If there’s a mismatch or any suspicious signs, Netflix’s technology will know that they are in different households and are breaking the rules (unless of course they’re signed up to paid sharing).

So what happens then? Well, Netflix has made it clear account holders won’t be charged a penalty fee, even though their payment details are stored on the account and are technically ready to be debited at any time.

On its website help page, Netflix says it “will not automatically charge you if you share your account with someone who doesn’t live with you.”

Instead, Netflix may just end up bombarding account holders with warning emails or messages on the screen until they agree to activate paid sharing.

Advice from a legal firm suggests it might be worth playing by the rules from now on.

Thorntons Law says: ‘Netflix users have agreed to Terms of Use which say that Netflix content provided to users is for personal use and should not be shared with individuals beyond the user’s household.

“Password sharing is also expressly banned. Doing so is therefore a misuse of the Netflix service and a clear breach of contract.

“That would justify Netflix terminating the agreement and suing the user for damages.”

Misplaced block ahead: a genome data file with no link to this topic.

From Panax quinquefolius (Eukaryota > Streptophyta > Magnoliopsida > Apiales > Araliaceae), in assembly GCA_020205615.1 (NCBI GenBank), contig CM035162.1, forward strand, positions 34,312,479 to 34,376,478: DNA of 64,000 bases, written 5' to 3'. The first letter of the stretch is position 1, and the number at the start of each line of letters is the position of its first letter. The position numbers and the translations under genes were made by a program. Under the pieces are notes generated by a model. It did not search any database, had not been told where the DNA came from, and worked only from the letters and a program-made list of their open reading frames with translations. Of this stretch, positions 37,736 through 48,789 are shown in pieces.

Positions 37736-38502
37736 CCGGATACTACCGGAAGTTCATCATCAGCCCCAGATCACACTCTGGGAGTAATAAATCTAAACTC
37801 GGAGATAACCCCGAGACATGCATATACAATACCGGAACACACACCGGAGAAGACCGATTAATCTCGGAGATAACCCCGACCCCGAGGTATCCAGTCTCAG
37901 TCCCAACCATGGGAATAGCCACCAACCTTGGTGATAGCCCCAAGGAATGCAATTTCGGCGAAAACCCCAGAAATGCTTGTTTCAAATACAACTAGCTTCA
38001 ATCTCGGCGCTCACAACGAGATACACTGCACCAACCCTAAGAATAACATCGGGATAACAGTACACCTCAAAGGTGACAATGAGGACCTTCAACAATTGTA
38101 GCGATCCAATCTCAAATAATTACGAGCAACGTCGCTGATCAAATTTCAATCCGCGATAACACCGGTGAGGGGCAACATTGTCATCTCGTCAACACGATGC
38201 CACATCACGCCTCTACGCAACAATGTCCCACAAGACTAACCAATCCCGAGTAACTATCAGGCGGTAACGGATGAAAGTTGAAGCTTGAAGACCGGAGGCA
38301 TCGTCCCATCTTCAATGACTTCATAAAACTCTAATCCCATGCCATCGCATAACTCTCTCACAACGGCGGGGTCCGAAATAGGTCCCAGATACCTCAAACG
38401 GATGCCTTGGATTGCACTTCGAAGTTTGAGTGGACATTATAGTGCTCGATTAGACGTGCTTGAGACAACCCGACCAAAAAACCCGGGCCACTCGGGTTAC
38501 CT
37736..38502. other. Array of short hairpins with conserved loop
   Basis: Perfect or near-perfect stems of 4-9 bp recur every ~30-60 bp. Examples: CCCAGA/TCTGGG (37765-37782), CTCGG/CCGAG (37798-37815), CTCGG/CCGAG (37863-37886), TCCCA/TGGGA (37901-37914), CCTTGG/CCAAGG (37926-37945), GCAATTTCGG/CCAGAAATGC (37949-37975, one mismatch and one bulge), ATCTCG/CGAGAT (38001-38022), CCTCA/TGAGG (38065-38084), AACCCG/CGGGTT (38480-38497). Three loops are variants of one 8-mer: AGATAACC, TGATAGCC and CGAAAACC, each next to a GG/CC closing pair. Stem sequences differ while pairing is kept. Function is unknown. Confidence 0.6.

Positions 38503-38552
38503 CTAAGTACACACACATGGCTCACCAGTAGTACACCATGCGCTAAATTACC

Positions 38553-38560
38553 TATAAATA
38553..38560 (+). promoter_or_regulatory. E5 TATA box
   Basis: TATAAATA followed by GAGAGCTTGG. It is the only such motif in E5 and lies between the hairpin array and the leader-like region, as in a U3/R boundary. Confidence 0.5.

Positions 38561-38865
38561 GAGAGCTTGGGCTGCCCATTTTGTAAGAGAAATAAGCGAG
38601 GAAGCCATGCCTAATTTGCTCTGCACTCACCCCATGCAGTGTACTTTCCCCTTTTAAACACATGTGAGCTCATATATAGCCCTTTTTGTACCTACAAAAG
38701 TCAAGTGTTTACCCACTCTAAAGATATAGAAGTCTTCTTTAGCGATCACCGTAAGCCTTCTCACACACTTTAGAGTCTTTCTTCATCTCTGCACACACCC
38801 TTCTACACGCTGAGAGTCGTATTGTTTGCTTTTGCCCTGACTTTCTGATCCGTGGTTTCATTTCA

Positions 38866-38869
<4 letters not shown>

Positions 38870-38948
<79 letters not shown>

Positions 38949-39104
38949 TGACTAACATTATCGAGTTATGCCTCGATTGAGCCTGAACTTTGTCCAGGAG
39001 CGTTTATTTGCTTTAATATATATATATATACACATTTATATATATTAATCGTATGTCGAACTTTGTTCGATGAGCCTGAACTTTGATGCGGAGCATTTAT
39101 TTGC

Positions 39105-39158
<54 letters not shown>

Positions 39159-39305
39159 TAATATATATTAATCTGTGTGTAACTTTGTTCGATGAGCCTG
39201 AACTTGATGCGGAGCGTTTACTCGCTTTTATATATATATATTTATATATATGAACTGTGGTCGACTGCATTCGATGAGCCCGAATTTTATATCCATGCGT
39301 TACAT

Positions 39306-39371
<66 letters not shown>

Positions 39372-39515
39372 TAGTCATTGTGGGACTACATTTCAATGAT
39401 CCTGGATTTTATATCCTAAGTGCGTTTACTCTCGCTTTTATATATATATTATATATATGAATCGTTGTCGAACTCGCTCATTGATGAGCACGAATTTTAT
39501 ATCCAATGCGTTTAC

MailOnline has contacted Netflix for more information about how it will all work when the changes come to the UK.


Ultimately, Netflix seems to want freeloaders to start their own account and pay the set monthly subscription fee like everyone else.

To encourage this, it launched a tool called ‘Profile Transfer’ in October that lets freeloaders easily migrate their profile to a new account.

It means favourites, recommendations and viewing history are salvaged when profile owners start a Netflix account of their own.

To transfer a profile, users need to select the ‘Transfer Profile’ option on the dropdown menu on the homepage and then follow the instructions.


Following a string of disappointing financial results throughout 2022, Netflix has been working on ways to bring in revenue.

In November last year, the company launched a ‘Basic with Ads’, a new subscription tier for £4.99 a month that plays adverts before and during content.

Basic with Adverts shows an average of four to five minutes of adverts per hour of content, with each advert 15 or 30 seconds in length.

Netflix still has another three subscription tiers – Basic, Standard and Premium – none of which have adverts and are more expensive (£6.99, £10.99 and £15.99 per month, respectively).